Paragraph six reads: "Gochenour testified that her blood-alcohol content registered at 0.03 at the Shenandoah County Jail after her arrest, below the legal limit of .08. But she attributed her actions to the persuasiveness of the girl as much as the alcohol and medication."
Gochenour given suspended term, house arrest for putting 11-year old behind wheel
By Preston Knight – firstname.lastname@example.org
WOODSTOCK — The pleas of an 11-year-old family friend were too much for Barbara Ann Gochenour to overcome.
After drinking six or seven beers over seven hours last July 4, Gochenour, not drunk but admittedly affected by the alcohol and what she determined was the wrong medication for her depression and anxiety, let the young girl take control of a 1991 Honda Accord around 10 p.m. The starting point was the girl's house in Toms Brook, and the destination was Gochenour's residence on Branch Street in Strasburg. Along for the ride, which was stopped by police because the girl was driving erratically, was the woman's 4-year-old son, who sat in the back seat.
The girl had driven before, but not with Gochenour.
"To know her, she is very, very, I don't want to say demanding. She always says she can do it," Gochenour, 41, said during her sentencing on two child endangerment charges Wednesday in Shenandoah County Circuit Court. "I wasn't thinking clearly."
Judge Dennis L. Hupp sentenced her to four years in prison, all suspended, for the pair of charges, and as a term of four years of probation, required her to spend 60 days on house arrest, which the defendant had earlier requested — if jail time were to be given — to care for her ailing parents. Sentencing guidelines called for probation with no incarceration.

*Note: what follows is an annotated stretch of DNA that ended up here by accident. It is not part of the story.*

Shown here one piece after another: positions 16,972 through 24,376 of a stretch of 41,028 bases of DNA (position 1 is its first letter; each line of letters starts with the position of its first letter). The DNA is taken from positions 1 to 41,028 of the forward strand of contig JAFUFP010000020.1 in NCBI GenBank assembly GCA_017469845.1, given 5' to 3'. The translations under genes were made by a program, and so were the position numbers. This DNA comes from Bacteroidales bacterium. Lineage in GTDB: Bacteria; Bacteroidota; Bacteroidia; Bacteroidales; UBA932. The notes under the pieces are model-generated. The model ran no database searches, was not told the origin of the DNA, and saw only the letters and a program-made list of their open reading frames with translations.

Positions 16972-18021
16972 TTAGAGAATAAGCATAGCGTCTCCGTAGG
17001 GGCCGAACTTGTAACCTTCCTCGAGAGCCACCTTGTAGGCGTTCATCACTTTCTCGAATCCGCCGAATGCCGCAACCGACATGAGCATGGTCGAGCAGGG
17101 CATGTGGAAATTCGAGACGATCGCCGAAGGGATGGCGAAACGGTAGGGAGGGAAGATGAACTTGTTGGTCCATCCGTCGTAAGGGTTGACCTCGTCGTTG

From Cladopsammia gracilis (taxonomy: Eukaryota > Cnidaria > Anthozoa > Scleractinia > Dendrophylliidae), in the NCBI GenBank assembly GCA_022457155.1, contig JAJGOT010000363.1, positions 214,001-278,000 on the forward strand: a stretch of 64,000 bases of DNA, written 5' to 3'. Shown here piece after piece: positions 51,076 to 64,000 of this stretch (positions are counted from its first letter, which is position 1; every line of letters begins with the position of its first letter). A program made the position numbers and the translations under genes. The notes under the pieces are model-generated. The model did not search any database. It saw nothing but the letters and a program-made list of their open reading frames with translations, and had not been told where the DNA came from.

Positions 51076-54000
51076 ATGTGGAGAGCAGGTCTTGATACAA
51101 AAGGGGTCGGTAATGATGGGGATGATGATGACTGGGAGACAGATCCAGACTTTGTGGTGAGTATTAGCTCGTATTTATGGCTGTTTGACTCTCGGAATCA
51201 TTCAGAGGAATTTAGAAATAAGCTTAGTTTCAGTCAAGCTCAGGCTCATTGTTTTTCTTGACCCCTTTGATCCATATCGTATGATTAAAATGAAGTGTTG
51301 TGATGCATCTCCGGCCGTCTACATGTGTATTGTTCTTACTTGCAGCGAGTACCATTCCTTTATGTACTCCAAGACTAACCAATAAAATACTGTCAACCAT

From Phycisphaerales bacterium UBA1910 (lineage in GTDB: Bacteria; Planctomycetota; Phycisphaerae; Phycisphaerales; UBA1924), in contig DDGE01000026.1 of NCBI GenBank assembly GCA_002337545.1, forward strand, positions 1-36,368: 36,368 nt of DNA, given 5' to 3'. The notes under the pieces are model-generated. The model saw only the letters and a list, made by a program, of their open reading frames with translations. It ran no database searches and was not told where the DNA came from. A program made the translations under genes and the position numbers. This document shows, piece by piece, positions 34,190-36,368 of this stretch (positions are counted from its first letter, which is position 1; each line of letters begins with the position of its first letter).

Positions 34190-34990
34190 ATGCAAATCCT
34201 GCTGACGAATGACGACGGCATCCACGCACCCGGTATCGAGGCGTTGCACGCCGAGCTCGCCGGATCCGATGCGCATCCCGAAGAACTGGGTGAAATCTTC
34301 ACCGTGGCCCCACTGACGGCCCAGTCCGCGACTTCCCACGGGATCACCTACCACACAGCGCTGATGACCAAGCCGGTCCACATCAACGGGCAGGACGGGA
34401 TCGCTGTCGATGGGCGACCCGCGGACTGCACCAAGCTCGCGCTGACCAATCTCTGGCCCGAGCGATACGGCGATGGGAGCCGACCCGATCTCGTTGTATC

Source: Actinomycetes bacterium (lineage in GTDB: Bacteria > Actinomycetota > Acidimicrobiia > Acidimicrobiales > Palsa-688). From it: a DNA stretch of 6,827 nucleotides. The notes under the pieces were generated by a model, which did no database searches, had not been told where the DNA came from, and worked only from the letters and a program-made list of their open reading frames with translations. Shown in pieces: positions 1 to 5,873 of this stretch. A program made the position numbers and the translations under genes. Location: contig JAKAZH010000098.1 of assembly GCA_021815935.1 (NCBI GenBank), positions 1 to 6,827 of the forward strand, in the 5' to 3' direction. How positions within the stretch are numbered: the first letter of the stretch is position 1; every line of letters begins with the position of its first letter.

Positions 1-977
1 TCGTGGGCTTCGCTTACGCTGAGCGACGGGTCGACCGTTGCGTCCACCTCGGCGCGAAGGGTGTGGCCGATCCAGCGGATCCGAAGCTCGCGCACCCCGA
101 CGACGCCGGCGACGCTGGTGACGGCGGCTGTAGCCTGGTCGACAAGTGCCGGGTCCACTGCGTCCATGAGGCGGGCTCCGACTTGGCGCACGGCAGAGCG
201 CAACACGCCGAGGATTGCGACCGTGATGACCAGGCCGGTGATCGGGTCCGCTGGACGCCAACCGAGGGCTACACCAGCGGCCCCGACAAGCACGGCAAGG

Gochenour testified that her blood-alcohol content registered at 0.03 at the Shenandoah County Jail after her arrest, below the legal limit of .08. But she attributed her actions to the persuasiveness of the girl as much as the alcohol and medication.
"She jumped in the car and I should've said no and stopped her and I didn't," Gochenour said. "She begged all the time to be driving. … I know I made a big mistake and it's the worst mistake of my life."
Assistant Commonwealth's Attorney Ken Alger said the girl, whom Gochenour estimated to weigh 50 to 60 pounds, had no business operating what may have been a 2,000-pound piece of machinery.
"The idea that an 11-year-old has any idea how to operate a vehicle blows my mind," he said. "The lack of sound judgment here and the danger this imposed … we're talking seven miles … it's just astronomical."
Alger told Hupp that the fact the girl begged to drive and was allowed to do so reflects poorly on the defendant.
"That's your response? She's 11 years old," Alger said. "My 11-year-old niece and nephew asked me to do many, many things when they were 11 … and I laughed and never would even consider it. … Ms. Gochenour put all of us in this room in danger. It doesn't matter that other people allegedly let [the girl] do this in the past or what have you. This is not appropriate behavior."
He asked the judge to impose a punishment more severe than the sentencing guidelines, adding that the fact Gochenour was not drunk makes her decision to let the girl drive even worse.
Hupp said "foolish" and "stupid" were fitting adjectives to describe the crime, calling it "beyond comprehension."
"It was an extreme lapse of judgment on your part," he told Gochenour.
House arrest will begin as soon as a monitoring device is ready. Gochenour, as part of her supervised portion of probation, must serve 300 hours of community service in the next two years. Hupp also directed probation officer Cindy Ritter to see if a parenting class would benefit the defendant.